Fleas, Ticks, and Worms
Fleas are an extremely common parasite in dogs and cats. Fleas bite their host and suck the blood for nutrition, leaving saliva behind on your pet’s skin. Scientific studies show that flea saliva contains at least 15 different allergens. Some hypersensitive cats and dogs can be sensitive to minimal exposure to fleas.
Fleas flourish in moist, warm conditions, so summer is great for them. They thrive in winter in centrally heated houses, too. Each female flea can lay many thousands of eggs at a time. Larval stages may survive for many months in carpet or between floorboards. The adult flea can go without a blood meal for months; no wonder these tough little critters are difficult to get rid of.
Ticks are small blood sucking insects that latch onto the skin and draw blood into their expandable stomach. They can take on blood volume many times their own size. They can pass viral infections from host to host.
Worms are parasites that colonise the gut. They can be the size of a hair or the size of spaghetti! Tapeworms can be metres long. Worms can infect human beings, so they must be controlled. Lungworm is a parasite that inhabits the respiratory system and can cause fatal disease.
Immune support is one of the best things you can do naturally for your cat or dog. A weakened immune system reduces defenses leaving the body as a great host for parasites.
Recommended Din Dins supplements
Wickedly Raw Superfoods for cats
Wickedly Raw Superfoods for dogs
What the nutritionist says
“A natural raw diet (BARF) full of superfoods is a great way to support the immune system so your pet is less likely to become a host for parasites. Culinary herbs of oregano, thyme, rosemary, clove and foods of carrot and pumpkin seeds are believed to help ward off parasites such as fleas.”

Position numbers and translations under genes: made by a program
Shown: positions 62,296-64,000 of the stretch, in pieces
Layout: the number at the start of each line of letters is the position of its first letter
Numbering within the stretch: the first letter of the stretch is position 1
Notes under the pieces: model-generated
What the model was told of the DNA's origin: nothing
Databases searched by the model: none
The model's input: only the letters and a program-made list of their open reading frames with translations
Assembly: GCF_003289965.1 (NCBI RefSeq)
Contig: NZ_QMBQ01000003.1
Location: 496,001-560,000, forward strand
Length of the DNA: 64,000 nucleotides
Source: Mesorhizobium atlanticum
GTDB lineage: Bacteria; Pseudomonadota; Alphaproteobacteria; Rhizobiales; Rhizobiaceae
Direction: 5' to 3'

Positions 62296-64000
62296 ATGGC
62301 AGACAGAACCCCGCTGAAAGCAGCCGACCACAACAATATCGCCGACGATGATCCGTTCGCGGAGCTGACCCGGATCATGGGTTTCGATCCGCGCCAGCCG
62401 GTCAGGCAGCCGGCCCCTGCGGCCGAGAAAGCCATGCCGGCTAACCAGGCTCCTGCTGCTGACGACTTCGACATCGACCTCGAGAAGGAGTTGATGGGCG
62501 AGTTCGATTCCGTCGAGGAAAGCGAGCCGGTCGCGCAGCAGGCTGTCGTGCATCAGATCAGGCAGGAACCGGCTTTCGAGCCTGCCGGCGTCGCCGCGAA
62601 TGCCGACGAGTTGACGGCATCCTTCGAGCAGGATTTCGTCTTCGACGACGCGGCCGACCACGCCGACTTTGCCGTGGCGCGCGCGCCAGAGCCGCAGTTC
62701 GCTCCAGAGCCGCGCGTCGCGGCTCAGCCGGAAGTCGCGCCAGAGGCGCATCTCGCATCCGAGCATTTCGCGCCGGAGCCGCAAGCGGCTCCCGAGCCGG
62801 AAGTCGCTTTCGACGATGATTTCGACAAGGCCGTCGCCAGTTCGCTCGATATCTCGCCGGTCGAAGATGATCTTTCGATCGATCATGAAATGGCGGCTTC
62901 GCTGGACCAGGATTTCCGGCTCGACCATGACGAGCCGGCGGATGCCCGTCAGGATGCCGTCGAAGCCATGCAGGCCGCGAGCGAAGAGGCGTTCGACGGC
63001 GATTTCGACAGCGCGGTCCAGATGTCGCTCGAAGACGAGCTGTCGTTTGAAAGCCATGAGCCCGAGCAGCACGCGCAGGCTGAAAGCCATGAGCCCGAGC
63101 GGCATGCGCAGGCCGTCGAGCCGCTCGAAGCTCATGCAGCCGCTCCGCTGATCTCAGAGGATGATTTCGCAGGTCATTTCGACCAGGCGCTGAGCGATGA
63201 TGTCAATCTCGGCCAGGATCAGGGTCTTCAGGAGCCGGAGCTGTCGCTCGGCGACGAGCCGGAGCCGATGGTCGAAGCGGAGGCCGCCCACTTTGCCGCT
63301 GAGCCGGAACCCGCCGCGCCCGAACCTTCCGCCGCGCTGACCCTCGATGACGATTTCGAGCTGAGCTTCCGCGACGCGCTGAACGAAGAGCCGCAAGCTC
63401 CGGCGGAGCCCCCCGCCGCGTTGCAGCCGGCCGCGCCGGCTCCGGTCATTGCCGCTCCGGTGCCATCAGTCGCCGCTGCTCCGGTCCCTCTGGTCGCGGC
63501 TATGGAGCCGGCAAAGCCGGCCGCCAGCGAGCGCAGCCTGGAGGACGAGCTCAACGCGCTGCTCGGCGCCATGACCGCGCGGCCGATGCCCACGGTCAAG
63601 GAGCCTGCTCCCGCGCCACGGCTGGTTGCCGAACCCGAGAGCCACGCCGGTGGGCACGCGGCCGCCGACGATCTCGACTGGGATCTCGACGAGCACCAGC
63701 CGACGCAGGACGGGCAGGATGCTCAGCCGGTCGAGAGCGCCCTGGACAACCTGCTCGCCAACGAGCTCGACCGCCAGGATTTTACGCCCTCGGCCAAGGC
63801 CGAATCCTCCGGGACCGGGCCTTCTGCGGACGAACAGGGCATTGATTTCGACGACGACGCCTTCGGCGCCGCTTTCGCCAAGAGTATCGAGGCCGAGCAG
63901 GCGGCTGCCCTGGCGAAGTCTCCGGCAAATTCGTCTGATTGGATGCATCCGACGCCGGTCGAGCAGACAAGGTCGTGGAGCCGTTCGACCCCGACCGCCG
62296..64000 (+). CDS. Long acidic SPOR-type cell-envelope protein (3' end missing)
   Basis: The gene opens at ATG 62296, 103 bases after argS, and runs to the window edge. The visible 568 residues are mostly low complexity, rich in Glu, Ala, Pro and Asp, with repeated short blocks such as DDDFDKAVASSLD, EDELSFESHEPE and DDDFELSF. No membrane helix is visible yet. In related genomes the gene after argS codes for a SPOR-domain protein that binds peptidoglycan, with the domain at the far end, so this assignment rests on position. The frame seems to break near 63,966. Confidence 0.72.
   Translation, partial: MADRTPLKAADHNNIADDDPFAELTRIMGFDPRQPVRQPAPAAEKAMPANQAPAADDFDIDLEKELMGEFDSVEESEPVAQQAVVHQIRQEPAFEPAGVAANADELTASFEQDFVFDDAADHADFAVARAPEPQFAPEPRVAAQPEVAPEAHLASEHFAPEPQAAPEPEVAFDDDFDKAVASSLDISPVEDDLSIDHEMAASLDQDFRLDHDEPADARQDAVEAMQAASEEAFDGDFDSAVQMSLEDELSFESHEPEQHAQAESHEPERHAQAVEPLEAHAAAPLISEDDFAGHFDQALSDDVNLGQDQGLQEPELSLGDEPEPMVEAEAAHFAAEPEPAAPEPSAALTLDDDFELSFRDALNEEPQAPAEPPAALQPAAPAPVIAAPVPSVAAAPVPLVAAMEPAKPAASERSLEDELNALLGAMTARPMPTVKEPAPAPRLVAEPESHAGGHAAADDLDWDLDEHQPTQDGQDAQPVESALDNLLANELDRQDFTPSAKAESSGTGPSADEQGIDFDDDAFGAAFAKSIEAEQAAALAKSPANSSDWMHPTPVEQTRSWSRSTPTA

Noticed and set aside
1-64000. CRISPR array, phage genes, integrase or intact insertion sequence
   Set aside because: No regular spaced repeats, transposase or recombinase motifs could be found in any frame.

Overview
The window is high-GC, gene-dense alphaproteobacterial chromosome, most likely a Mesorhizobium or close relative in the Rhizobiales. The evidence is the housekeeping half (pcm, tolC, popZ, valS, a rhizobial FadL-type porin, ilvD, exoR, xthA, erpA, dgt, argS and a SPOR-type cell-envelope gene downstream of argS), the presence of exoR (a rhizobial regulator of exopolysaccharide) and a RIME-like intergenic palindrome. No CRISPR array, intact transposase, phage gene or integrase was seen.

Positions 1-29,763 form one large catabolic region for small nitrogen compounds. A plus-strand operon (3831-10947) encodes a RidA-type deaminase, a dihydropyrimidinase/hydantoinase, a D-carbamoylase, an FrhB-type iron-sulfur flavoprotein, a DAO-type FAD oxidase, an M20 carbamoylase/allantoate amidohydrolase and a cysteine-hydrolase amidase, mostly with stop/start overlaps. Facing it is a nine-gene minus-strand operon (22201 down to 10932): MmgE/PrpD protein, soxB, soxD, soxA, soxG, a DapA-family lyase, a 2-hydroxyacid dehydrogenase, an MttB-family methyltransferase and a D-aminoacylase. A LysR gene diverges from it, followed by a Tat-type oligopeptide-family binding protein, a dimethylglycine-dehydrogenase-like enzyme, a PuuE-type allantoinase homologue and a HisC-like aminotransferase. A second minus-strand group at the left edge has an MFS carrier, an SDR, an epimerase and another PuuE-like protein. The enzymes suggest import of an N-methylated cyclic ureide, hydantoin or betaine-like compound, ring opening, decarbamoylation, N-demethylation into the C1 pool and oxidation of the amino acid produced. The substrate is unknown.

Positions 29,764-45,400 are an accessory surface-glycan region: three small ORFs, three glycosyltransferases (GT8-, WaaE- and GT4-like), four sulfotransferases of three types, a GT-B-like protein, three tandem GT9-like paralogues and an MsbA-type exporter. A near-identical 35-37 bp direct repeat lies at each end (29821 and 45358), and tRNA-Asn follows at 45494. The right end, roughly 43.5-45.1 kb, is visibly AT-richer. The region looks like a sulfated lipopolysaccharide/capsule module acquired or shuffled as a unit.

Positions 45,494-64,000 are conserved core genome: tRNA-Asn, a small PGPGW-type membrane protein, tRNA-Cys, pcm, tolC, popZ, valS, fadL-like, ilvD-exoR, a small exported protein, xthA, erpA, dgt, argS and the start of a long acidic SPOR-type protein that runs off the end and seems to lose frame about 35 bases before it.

What the vet says
“Fleas are almost everywhere. They tend not to bother healthy, well-fed animals and those on a raw diet (BARF) as opposed to those on processed food.
Worms are also very common. A dog scooting on his/her bottom is usually a sign of anal irritation (e.g. anal gland problems), not worms. Your vet will be able to guide you regarding worms, fleas and ticks and look out for herbal parasite control products where possible.”
• Clean filtered water should be available at all times.
• Daily grooming and combing with flea combs should be a priority.
• Natural creams and oils containing ingredients such as neem, citronella, eucalyptus, lemongrass, peppermint, rosemary, lavender, and herbs of calendula, hypericum, rosemary, grapefruit seed extract, goldenseal, lavender and chamomile can help soothe rashes, flea-bites, and repel little parasites. (Seek professional help if using aromatherapy oils with cats).